OLPC hardware: what if there was an SDR modem / chipset?

John Watlington wad at laptop.org
Tue Jan 26 08:29:29 EST 2010

On Jan 26, 2010, at 6:46 PM, Luke Kenneth Casson Leighton wrote:

> (and i also specifically mentioned the gnu-radio project resources as
> being one option.  there are a _lot_ of people who would be
> _extremely_ happy to not have to spend $750 on a USRP in order to do
> free software development gnu-radio.)

That's nice, but OLPC does not exist to provide development
platforms for hackers.  We exist to provide high quality laptops
at cost to kids in the developing world.

>> Re certifications, on both XO-1 and XO-1.5 we
>> use slightly non-standard modules (on XO-1 to
>> support 802.11s, on XO-1.5 to reduce power
>> consumption by 50%) and have paid the full
>> certification costs.   They run about 100K$ for
>> starters, with each additional country adding
>> around 5K$.
>  ok.   interesting to know.  ridiculously high, but important to know.
>  and, given that they _are_ non-standard, such that the full
> certification costs would have to be paid, that means that you're "in
> the game" already for paying such up-front certification costs if
> there was a ready-made off-the-shelf SDR modem kicking around.

High, but not ridiculously, given the cost of the equipment and staff
required for certification.    However, you are missing a crucial point
about SDR.

See http://lwn.net/Articles/240840/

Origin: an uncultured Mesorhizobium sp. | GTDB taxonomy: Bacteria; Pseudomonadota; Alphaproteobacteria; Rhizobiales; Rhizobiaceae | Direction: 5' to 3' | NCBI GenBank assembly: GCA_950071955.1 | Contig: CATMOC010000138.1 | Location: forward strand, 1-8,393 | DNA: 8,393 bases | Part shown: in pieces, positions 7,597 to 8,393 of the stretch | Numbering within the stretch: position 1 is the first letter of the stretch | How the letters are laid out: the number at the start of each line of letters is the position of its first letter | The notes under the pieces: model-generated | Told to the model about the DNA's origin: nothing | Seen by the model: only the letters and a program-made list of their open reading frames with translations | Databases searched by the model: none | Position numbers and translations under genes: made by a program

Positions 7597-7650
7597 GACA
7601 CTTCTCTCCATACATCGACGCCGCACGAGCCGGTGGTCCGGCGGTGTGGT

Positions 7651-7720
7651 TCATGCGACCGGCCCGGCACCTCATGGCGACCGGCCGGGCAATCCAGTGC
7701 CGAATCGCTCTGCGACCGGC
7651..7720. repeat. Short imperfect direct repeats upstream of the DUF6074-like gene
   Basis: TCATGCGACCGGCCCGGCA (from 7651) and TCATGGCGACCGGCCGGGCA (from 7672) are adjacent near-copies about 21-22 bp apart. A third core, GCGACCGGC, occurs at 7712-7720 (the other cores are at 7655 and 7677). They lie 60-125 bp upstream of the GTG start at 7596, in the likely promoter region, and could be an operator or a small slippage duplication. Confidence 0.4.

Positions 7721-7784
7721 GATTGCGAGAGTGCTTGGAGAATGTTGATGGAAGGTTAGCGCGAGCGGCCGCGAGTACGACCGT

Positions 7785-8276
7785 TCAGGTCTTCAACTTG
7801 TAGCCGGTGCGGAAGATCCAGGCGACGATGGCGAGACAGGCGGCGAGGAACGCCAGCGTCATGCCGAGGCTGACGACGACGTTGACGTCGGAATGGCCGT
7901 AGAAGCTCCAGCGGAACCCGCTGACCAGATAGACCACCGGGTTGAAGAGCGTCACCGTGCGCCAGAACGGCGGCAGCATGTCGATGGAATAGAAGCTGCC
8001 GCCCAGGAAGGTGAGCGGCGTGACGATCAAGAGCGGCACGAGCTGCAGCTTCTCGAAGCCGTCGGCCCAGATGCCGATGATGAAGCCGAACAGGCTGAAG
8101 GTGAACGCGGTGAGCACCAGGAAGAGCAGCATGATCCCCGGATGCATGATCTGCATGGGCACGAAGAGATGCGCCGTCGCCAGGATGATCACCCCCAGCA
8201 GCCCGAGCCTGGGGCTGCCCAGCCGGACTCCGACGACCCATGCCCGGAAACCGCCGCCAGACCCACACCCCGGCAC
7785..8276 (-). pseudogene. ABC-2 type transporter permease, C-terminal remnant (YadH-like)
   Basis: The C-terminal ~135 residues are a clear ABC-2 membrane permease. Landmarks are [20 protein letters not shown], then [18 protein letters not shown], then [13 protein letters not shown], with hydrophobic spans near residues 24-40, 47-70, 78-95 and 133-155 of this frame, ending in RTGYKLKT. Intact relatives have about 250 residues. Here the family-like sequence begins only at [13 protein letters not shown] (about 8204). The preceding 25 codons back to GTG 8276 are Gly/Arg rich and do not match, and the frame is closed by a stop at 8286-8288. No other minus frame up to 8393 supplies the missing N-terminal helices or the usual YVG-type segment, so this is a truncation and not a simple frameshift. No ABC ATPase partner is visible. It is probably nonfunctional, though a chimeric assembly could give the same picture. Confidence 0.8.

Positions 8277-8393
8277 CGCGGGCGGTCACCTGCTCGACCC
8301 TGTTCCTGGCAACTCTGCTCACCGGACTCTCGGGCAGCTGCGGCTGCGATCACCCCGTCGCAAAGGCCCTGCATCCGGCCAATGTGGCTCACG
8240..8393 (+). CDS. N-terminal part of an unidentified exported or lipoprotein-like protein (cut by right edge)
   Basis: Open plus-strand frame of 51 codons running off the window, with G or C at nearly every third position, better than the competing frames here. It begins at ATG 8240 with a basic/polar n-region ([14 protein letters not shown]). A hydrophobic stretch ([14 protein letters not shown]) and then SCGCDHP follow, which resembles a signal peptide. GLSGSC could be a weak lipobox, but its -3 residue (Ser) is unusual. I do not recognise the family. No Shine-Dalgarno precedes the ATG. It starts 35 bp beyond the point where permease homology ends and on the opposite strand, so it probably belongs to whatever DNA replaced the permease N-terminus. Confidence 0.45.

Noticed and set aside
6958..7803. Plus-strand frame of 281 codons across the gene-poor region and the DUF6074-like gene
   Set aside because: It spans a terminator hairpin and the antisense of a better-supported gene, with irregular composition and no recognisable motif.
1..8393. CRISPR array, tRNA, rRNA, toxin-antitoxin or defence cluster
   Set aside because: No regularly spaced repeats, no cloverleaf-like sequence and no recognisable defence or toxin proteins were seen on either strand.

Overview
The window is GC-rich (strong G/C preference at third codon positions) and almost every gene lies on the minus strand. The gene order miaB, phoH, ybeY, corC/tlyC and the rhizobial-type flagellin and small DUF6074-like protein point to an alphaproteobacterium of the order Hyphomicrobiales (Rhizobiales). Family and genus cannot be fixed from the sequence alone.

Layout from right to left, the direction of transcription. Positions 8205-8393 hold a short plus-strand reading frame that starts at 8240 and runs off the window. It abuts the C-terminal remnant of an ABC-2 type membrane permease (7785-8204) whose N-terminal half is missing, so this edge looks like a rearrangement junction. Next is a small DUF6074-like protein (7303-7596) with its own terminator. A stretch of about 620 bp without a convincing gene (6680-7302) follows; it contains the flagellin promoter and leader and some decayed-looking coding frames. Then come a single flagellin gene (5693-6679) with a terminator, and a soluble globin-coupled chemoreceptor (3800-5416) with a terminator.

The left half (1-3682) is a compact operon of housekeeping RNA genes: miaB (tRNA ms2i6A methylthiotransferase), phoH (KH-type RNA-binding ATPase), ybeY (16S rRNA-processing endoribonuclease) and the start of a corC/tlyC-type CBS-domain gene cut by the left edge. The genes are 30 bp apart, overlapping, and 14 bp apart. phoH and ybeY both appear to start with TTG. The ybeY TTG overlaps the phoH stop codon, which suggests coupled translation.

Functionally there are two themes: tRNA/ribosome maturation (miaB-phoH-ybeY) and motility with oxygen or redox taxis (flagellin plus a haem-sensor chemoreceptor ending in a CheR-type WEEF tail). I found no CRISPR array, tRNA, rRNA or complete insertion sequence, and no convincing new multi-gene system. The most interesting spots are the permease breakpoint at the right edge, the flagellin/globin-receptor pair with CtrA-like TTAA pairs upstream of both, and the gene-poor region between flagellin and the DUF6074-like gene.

in particular, the comment at http://lwn.net/Articles/240921/

(pulling in Luke's comments from a previous email:)
>  ... did you have to sign an NDA in order to get the firmware, and can
> the 88W8686 be reprogrammed by anyone?  if i want to write my own
> peer-to-peer 802.11 algorithms, doing an implementation e.g. of the
> Babel routing algorithm to run actually on the WIFI chip itself, can i
> do so, right now, _without_ being forced to sign a Marvell NDA?

As the previous links point out, getting certified for sale and meeting
your desires are mutually exclusive at the current time.

>  * what's the current price;
>  * what's the current power budget (given that 802.11 is 100mW max or
> 400mW max in Hong Kong)

I can't release the current price, but it is lower than $9.
The current 8686 SD WLAN module pulls about 400 mW
(peak, total on all supplies) when operating.   The power numbers
you are quoting are RF output power --- I am talking about
how much power must be supplied to the module for operation.

> *  the USRP from ettus research ($750 and made of discrete components)
> *  the lyrtech SDR developer kit (again, discrete components)

These are not consumer products certified for sale, they are
development boards.   If I can't certify it for sale in every
country in the world, I can't use it in an XO.   Read the above links,
and remember that the FCC is liberal compared to the EU regulators.


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